Whitney M. Young, Jr. (1921-1971)

Historical Marker #1419 in Shelby County commemorates Whitney M. Young, Jr., one of the primary personalities of the Civil Rights Movement.

Young was born in Lincoln Ridge, Kentucky (Shelby County), in 1921. His father was an educator, and later the president, at Lincoln Institute, an African American school. His mother was the first African American postmaster in Kentucky. Young was educated at Kentucky State University in Frankfort, and later earned his master's degree from the University of Minnesota in social work. During World War II, Young worked on a road crew for the U.S. military, where he honed his early diplomatic and leadership skills and was promoted to first sergeant.

After the war, and after earning his master's degree, Young started working for the National Urban League (NUL). He became the president of the Omaha, Nebraska, chapter in 1950. In 1961, Young became the Executive Director of the NUL, a position he held until his death in 1971. Young developed numerous strategies that changed the NUL from a relatively benign organization to one that became dynamic and outspoken during the Civil Rights Movement.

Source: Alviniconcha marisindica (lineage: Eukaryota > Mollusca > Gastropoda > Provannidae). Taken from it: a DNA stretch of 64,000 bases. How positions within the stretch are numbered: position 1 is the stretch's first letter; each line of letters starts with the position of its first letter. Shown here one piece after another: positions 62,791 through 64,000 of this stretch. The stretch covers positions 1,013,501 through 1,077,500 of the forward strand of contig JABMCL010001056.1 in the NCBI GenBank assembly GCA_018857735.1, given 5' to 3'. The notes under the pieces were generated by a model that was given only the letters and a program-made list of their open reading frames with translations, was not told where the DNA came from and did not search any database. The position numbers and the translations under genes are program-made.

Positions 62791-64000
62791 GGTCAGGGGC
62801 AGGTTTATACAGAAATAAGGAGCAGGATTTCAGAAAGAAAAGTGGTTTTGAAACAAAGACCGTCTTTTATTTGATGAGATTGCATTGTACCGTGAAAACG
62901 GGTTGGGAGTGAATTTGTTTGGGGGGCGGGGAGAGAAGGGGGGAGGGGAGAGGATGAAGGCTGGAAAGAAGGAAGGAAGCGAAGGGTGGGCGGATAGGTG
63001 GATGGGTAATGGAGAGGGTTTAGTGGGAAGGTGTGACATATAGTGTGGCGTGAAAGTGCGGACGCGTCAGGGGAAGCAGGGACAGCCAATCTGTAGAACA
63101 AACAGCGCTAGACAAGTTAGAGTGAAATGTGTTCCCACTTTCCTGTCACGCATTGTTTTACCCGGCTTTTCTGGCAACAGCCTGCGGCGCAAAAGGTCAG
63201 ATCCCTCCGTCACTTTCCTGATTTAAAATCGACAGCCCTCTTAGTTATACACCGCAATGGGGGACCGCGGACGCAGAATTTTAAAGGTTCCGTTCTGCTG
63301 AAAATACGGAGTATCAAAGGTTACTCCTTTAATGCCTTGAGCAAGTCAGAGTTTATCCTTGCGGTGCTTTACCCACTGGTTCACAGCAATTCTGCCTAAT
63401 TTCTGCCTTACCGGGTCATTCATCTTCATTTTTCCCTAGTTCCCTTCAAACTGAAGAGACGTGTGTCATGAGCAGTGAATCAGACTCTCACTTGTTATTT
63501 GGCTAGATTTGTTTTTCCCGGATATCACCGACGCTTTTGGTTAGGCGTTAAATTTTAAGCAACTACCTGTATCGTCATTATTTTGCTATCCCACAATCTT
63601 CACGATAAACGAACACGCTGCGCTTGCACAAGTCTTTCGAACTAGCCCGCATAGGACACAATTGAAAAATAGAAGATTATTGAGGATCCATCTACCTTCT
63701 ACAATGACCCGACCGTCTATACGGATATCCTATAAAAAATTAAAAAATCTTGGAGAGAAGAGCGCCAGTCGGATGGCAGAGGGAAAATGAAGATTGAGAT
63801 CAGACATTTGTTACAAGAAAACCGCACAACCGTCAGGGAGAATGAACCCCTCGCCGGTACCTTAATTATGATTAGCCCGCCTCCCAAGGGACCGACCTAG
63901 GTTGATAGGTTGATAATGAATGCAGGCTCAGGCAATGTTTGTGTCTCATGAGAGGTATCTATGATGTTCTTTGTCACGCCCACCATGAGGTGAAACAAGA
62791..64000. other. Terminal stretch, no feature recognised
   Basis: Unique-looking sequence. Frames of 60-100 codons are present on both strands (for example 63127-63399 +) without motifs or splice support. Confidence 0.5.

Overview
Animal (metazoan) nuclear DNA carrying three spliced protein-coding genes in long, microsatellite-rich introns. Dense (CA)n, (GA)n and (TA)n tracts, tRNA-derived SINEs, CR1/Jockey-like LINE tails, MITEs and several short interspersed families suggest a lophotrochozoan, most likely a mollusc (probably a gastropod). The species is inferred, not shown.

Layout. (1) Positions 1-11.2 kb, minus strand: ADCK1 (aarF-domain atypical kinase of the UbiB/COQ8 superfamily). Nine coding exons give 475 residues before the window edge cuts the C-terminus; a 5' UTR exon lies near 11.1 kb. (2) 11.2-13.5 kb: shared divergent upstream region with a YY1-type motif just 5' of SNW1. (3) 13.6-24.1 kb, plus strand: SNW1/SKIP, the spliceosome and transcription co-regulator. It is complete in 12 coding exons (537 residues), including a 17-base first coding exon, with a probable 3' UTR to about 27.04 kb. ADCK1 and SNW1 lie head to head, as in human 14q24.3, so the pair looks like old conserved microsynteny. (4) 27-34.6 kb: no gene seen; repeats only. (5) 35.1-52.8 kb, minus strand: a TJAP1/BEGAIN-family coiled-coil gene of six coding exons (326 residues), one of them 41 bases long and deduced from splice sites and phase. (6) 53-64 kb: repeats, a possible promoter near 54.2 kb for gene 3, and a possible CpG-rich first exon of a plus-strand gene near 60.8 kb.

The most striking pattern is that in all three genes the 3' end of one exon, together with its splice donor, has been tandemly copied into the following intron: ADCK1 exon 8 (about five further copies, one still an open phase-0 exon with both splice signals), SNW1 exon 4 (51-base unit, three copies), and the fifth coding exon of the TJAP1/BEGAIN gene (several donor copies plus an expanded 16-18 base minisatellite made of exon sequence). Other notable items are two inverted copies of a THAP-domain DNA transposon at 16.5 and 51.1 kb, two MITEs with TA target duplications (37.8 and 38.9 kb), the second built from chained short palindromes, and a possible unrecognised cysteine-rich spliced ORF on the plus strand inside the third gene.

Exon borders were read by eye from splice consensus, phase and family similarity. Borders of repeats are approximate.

Young often partnered with the others of the "Big Four:" Martin Luther King, Jr. of the Southern Christian Leadership Conference (SCLC); Roy Wilkins of the National Association for the Advancement of Colored People (NAACP); and James Farmer of the Congress on Racial Equality (CORE), to make drastic changes to the social and political environment of the United States. Young, like the others, pushed for voting rights, racial equality, and equal opportunity for all Americans. He once stated, "Every man is our brother, and every man’s burden is our own. Where poverty exists, all are poorer. Where hate flourishes, all are corrupted. Where injustice reins, all are unequal."

Young was an important adviser to presidents Kennedy, Johnson, and Nixon. Nixon even tried to convince Young to take a cabinet position, but Young refused, believing that he would be of more service with the NUL. In 1969, President Johnson presented Young with the highest civilian award given, the Presidential Medal of Freedom.

Tragically, Young drowned while swimming with friends in Lagos, Nigeria, while attending a conference. President Nixon had Young's body flown back to the United States and the president delivered the eulogy at Young's funeral. In that message Nixon praised Young's work: 'What monument do we build to him? He leaves his own monument, not one, but thousands, thousands of men and women in his own race who have a chance, an equal chance, that they otherwise might never have had except for what he did; and thousands of others not of his own race who have an understanding in their hearts which they would not have had except for what he taught."